Polycystic ovary syndrome is a common condition related to a hormonal imbalance in women of reproductive age. It is characterized by high levels of androgens (male hormones) in the body.
Researchers have also linked insulin to PCOS because many women with this condition also have too much insulin in their bodies. High levels of insulin cause the ovaries to produce more male hormones.
Women with PCOS have also been found to have low-grade inflammation, contributing to insulin resistance. The exact cause of PCOS, however, is still unknown. Yet, genetics is considered an important factor as PCOS seems to run in families.
The condition leads to issues like changes in the menstrual cycle, cysts on the ovaries and problems getting pregnant.
It can cause symptoms like infrequent or prolonged menstrual periods, excessive facial and body hair growth, weight gain, acne, oily skin, thinning hair or male-pattern baldness, and pelvic pain. The signs and symptoms tend to vary from one individual to another.
This endocrine disorder is also associated with an increased risk for developing insulin resistance, Type 2 diabetes, high blood pressure, high cholesterol and heart disease. Thus, early diagnosis of PCOS is extremely important.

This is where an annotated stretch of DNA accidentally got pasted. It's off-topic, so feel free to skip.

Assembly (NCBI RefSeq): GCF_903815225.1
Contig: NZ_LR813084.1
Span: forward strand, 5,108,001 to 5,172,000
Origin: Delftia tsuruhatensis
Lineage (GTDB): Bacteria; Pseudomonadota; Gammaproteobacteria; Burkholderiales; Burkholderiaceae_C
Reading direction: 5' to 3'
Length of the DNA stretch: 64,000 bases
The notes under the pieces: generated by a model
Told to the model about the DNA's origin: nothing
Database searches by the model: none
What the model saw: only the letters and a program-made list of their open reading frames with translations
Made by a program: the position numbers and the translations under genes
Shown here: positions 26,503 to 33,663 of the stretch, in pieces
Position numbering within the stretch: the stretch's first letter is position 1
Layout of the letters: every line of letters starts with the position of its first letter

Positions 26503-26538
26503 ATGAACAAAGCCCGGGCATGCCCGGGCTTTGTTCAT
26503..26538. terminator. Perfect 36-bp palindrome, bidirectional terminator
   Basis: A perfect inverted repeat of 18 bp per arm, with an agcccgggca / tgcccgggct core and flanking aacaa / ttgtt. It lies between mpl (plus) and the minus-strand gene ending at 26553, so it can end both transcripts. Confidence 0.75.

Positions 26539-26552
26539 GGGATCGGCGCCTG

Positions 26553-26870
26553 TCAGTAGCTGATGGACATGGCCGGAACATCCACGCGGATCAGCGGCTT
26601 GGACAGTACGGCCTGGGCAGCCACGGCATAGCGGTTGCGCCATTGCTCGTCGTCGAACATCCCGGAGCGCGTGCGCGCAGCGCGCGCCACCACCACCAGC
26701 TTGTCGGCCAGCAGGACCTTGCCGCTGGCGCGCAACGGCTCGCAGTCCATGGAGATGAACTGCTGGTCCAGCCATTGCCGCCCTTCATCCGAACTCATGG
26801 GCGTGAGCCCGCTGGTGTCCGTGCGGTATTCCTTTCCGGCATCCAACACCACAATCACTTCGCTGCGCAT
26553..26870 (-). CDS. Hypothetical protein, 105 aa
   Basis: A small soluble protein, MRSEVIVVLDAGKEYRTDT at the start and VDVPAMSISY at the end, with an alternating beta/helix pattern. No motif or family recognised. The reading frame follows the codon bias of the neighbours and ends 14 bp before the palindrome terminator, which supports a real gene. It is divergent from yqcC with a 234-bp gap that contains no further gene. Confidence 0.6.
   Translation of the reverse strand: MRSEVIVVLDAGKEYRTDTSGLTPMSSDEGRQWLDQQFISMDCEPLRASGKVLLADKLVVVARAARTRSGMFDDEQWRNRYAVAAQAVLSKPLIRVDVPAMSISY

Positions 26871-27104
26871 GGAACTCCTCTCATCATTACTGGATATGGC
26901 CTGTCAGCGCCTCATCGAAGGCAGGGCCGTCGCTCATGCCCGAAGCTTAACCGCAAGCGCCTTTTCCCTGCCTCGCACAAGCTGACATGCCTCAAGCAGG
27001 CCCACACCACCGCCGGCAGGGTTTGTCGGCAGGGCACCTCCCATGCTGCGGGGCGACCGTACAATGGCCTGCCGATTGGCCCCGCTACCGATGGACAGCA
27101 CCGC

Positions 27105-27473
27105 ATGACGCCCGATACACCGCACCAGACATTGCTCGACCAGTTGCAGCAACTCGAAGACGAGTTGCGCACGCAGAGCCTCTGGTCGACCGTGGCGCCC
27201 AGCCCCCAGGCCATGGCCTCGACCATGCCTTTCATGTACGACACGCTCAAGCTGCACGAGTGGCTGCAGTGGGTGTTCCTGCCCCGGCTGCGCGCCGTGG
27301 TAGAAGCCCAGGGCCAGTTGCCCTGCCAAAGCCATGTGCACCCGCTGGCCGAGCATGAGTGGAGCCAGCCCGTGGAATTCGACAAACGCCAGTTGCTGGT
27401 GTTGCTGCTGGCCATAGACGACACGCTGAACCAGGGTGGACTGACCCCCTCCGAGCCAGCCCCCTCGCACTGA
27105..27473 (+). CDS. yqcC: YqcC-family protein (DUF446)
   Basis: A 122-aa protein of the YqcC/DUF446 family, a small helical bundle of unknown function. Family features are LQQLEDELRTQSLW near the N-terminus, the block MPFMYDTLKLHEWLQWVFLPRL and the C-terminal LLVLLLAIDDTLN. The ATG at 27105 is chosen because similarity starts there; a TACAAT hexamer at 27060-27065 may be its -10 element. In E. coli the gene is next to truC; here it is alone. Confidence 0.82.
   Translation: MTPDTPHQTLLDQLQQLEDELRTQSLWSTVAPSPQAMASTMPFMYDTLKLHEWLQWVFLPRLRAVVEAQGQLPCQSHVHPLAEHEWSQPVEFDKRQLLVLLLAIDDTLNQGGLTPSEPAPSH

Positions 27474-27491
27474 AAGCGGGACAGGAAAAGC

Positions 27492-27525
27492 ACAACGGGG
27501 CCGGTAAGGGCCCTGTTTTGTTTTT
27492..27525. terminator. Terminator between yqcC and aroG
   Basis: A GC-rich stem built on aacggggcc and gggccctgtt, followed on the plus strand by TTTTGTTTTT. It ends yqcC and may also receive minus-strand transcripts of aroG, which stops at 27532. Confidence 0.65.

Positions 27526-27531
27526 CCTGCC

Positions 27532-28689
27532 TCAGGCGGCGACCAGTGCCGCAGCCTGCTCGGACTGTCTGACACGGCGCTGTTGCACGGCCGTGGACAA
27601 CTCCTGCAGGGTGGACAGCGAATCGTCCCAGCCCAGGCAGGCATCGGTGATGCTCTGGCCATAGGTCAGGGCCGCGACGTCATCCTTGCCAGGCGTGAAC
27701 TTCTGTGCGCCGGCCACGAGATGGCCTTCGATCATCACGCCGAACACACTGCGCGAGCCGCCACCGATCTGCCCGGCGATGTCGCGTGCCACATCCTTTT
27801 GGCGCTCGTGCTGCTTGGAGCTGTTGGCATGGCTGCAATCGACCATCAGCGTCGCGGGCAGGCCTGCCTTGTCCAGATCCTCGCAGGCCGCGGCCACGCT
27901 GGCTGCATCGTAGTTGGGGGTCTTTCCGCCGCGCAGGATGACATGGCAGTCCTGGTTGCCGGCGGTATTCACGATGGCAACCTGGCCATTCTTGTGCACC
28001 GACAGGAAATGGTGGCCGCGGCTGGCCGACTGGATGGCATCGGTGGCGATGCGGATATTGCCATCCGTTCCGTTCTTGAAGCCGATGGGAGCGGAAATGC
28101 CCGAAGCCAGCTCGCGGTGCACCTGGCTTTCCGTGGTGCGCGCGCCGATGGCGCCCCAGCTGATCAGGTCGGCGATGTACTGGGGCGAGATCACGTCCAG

Although there is no cure for this problem yet, it can be controlled. Some simple natural remedies, medications and lifestyle changes can help manage the symptoms and reduce complications.
Here are the top 10 home remedies for polycystic ovary syndrome (PCOS). Also, consult your doctor for proper diagnosis and treatment.
Researchers from Columbia University have found that cinnamon supplementation can help improve menstrual cyclicity in women with PCOS. Plus, a pilot study published in the journal Fertility and Sterility indicates that this herb can help reduce insulin resistance in women with PCOS.
- Add one teaspoon of cinnamon powder to a glass of hot water. Drink it daily for a few months or until you are satisfied with the results.
- Alternatively, you can take this herb in supplement form after consulting your doctor. It is usually suggested to take one capsule (1,000 mg) three times a day.
- You can also include this spice in your diet by sprinkling cinnamon powder on your cereal, oatmeal, yogurt, cottage cheese, peanut butter sandwich and on other foods.